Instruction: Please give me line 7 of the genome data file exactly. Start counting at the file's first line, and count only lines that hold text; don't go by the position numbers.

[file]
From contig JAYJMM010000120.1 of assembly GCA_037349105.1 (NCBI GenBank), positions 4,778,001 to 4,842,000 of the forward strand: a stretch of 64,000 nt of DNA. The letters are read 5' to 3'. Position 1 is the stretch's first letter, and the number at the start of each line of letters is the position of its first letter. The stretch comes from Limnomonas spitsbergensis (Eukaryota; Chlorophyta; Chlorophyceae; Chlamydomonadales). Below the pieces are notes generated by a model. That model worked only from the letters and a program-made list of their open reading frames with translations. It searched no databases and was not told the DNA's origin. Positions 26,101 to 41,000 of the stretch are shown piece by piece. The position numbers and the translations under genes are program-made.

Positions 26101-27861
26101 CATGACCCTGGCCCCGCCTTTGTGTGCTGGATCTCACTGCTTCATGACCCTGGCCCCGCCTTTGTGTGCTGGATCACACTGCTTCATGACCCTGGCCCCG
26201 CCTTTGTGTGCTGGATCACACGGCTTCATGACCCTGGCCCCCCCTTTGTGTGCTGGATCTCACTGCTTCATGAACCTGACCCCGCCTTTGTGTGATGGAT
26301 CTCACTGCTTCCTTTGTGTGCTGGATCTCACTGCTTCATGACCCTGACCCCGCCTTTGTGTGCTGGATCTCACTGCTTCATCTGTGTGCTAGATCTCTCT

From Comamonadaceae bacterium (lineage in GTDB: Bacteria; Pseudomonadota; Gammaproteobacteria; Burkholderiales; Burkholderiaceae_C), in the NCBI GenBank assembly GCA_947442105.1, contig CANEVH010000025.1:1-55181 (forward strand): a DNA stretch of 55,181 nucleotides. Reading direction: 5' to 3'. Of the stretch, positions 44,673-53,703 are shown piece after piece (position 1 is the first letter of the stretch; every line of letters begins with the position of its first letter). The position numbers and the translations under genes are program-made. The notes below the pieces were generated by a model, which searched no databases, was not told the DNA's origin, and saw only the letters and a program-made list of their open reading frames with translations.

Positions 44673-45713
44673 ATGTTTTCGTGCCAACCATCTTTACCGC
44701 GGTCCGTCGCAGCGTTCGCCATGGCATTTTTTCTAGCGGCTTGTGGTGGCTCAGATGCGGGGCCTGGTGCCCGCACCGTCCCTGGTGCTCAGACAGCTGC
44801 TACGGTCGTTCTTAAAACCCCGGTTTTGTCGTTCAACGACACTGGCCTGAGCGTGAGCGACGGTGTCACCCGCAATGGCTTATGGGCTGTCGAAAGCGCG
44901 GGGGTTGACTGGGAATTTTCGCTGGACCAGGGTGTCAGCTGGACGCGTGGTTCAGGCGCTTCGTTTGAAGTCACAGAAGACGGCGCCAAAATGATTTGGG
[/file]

Positions 44673-45713